Uber Can Force Drivers to Arbitrate, 9th Circuit Rules

SAN FRANCISCO (CN) – In a key legal victory for ride-hail giant Uber, a Ninth Circuit panel on Tuesday found an arbitrator, not a judge, has authority to decide whether drivers’ beef over being classified as independent contractors should be arbitrated or resolved via class action.

The three-judge panel unanimously ruled that a federal judge erroneously asserted jurisdiction when he denied Uber’s motion to compel arbitration in favor of a class action. Accordingly, the panel also tossed the judge’s certification of the class since the matter of whether the claims can be arbitrated must be decided first.

Tuesday’s opinion, written by Senior U.S. Circuit Judge Richard Clifton, comes amid increasing concern over arbitration agreements that employees sign, sometimes mandatorily as a condition of employment, that forfeits their right to join class actions while promising to handle any disputes in arbitration.

Consumer advocates decry the trend of arbitration agreements, saying arbitration is less transparent and can’t be appealed. But proponents say the process is more streamlined, just as fair, prevents frivolous lawsuits and helps companies save money by not having to defend a litany of suits aimed at shaking them down.

The Uber case centered on whether employees are appropriately categorized as independent contractors or if Uber avoids categorizing drivers as employees to duck offering benefits like health insurance, overtime and retirement plans.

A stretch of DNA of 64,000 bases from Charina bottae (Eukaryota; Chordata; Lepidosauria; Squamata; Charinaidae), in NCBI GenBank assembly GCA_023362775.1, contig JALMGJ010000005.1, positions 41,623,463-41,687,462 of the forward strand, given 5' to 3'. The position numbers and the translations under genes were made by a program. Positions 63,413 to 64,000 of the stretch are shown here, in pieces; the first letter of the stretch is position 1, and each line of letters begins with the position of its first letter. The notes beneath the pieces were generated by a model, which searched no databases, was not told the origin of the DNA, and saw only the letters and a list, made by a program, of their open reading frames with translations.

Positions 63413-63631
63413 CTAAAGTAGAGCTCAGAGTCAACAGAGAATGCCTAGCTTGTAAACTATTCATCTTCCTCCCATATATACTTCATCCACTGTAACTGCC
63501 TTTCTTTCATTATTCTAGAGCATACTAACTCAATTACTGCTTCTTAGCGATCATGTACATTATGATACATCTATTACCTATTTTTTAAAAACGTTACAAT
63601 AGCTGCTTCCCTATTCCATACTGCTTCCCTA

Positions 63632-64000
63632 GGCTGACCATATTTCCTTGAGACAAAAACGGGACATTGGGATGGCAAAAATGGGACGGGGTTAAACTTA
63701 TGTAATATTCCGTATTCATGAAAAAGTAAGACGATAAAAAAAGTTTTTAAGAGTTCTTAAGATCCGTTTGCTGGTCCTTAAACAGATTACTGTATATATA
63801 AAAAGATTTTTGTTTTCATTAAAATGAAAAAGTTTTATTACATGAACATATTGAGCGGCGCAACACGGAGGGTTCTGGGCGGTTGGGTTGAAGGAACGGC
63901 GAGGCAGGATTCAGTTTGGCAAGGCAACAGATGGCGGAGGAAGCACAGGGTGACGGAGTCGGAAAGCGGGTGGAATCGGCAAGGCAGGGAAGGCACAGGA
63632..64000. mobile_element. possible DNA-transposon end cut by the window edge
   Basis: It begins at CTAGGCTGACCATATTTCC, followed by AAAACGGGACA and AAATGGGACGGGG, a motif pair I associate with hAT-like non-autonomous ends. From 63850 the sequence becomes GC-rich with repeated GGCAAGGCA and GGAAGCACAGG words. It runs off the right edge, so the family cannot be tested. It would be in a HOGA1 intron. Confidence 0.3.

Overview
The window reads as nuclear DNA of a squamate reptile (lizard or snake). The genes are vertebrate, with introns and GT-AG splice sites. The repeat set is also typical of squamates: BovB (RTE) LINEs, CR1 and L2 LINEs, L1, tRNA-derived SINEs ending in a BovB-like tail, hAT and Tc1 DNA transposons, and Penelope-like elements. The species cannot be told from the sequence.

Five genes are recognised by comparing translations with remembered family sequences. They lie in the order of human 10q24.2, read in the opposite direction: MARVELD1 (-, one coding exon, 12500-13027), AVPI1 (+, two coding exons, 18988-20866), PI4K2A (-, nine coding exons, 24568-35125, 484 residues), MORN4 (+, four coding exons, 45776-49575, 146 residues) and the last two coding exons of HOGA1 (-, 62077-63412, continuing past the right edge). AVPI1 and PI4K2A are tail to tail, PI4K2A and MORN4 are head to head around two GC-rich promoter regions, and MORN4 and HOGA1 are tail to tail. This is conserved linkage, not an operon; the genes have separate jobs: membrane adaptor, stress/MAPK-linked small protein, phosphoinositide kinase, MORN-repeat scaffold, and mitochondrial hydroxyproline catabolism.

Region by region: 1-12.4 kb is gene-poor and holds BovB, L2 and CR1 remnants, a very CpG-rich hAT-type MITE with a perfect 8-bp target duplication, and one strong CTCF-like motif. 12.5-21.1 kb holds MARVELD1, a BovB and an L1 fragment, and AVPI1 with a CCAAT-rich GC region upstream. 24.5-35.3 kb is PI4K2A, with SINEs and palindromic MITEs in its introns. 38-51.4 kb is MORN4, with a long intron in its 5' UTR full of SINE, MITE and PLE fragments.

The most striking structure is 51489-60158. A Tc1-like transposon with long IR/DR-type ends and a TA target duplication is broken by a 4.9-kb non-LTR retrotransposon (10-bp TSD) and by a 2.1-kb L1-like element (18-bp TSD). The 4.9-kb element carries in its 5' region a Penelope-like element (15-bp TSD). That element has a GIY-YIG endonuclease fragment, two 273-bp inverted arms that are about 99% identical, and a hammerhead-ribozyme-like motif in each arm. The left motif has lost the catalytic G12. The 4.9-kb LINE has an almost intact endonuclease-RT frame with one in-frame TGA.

At oral argument, the plaintiffs said the panel should not let Uber compel arbitration for several of its class members because the lead plaintiff opted out of arbitration – a decision that was good enough for the entire class.

But the panel called the legal reasoning flawed.

“Nothing gave the O’Connor lead plaintiffs the authority to take that action on behalf of and binding other drivers,” Clifton wrote in the 19-page opinion.

The plaintiffs also argued the arbitration agreement violated labor laws, a point that led the panel to wait for the U.S. Supreme Court to decide a similar question in Epic Systems Corp. v. Lewis. The high court’s 2018 in Epic invalidated the plaintiffs’ argument in the Uber case.

“The district court’s orders denying Uber’s motions to compel arbitration in O’Connor, Yucesoy, and Del Rio must be reversed,” Clifton wrote.

Finally, because the case against Uber was brought by some who opted out of arbitration and some who did not, the panel held class certification must be revisited.

“The class as certified includes drivers who entered into agreements to arbitrate their claims and to waive their right to participate in a class action with regard to those claims,” Clifton noted, adding it’s up to the arbitrator – not the federal judge – to decide whether the agreements are enforceable.

The panel remanded the case to the lower court for further proceedings.

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